In power-down mode, I could reduce the power consumption of the ATmega328P from 0.15 mA (programmed via Arduino IDE) to 0.12 mA when I reduced the voltage from 5 to 3.3 volts. More information and comparative values can be found here.

Other wake-up methods

In previous examples, the watchdog was the alarm clock for the ATmega328P. I would now like to mention two other methods.

Waking up via external interrupt

Using Arduino functions

In the following sketch, the ATmega328P is awakened by external interrupts. For this purpose, I have attached a pushbutton to INT0 (PD2, Pin4 = Arduino Pin 2), which generates a HIGH signal when pressed. Each time the button is pressed, the ATmega328P wakes up, the LED lights up for 1 second, then the ATmega328P settles down again.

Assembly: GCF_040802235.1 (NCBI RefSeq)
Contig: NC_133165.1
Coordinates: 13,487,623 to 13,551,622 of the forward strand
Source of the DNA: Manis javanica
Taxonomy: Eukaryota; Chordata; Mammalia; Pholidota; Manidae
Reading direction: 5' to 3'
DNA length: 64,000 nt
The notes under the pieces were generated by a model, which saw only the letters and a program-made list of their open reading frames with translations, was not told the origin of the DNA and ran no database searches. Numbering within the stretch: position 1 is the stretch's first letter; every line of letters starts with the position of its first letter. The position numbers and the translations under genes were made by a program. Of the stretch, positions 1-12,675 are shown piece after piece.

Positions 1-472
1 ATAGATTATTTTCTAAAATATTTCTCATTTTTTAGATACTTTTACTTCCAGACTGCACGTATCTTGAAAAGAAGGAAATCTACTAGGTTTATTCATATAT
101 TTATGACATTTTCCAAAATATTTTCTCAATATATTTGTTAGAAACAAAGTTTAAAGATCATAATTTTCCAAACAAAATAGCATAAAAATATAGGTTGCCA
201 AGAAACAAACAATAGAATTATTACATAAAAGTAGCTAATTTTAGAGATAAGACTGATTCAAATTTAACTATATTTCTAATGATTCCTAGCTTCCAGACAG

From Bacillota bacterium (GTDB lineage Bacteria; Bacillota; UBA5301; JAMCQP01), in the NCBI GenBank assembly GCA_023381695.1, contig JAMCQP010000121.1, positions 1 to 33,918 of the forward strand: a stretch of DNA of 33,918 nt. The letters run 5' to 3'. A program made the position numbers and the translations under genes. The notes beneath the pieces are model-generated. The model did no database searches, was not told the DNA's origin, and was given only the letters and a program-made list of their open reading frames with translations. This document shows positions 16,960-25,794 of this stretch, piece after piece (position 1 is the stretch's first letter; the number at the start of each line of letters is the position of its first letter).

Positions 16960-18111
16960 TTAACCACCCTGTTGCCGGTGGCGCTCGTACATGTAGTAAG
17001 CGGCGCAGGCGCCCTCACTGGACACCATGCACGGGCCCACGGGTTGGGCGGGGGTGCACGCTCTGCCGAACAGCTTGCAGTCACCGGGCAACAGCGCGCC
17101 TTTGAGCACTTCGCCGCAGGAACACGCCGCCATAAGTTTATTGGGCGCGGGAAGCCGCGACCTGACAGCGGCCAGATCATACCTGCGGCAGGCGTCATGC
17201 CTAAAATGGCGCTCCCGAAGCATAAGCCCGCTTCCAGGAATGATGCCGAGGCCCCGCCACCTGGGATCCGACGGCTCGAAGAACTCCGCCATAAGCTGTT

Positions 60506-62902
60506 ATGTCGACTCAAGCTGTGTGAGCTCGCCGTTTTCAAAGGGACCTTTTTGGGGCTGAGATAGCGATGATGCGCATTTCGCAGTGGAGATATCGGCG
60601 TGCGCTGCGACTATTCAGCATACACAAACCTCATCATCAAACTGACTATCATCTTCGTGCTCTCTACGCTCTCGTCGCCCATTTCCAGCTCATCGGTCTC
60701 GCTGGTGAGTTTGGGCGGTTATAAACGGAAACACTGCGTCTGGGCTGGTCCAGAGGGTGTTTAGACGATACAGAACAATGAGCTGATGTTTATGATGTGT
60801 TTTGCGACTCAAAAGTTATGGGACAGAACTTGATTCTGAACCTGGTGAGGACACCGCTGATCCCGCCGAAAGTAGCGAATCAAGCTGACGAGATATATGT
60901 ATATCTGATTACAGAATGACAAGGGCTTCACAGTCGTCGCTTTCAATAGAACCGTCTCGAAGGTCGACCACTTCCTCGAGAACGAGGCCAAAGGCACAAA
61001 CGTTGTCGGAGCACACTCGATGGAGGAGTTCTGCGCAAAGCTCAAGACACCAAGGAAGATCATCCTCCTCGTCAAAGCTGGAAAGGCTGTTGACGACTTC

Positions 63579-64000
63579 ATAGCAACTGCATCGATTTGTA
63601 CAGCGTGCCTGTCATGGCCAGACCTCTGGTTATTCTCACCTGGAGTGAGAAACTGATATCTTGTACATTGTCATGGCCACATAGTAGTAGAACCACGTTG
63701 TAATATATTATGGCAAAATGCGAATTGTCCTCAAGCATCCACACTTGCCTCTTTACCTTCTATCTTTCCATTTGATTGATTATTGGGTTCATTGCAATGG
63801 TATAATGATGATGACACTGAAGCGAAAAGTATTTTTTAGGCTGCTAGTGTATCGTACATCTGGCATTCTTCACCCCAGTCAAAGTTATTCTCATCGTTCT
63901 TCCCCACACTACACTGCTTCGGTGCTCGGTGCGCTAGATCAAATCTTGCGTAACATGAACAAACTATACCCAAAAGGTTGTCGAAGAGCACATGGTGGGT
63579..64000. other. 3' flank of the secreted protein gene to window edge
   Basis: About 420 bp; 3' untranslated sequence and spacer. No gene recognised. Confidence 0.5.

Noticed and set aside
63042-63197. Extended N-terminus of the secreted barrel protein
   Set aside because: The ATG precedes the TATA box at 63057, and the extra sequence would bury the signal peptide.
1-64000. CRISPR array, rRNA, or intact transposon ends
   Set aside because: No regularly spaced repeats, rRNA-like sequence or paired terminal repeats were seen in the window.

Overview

With the Arduino functions, the interrupt can be easily set up. It is advisable to deactivate the interrupt after waking up so that it is not triggered several times, for example due to bouncing of the pushbutton. I have used the short sleep_mode() function here to draw attention to the relevant things.

#include <avr/sleep.h>

void setup(){
DDRD = (1<<PD7);
}

void loop(){
PORTD |= (1<<PD7);
delay(1000);
PORTD &= ~(1<<PD7);
attachInterrupt(digitalPinToInterrupt(2), intRoutine, RISING);

set_sleep_mode(SLEEP_MODE_PWR_DOWN); // choose power down mode
sleep_mode(); // sleep now!
}

void intRoutine(){
detachInterrupt(2); // external interrupt disable (INT0)
}

Programming in C

You can also write directly into the relevant registers, which is not really difficult. In the EICRA Register (External Interrupt Control Register A), you set the conditions for the interrupt.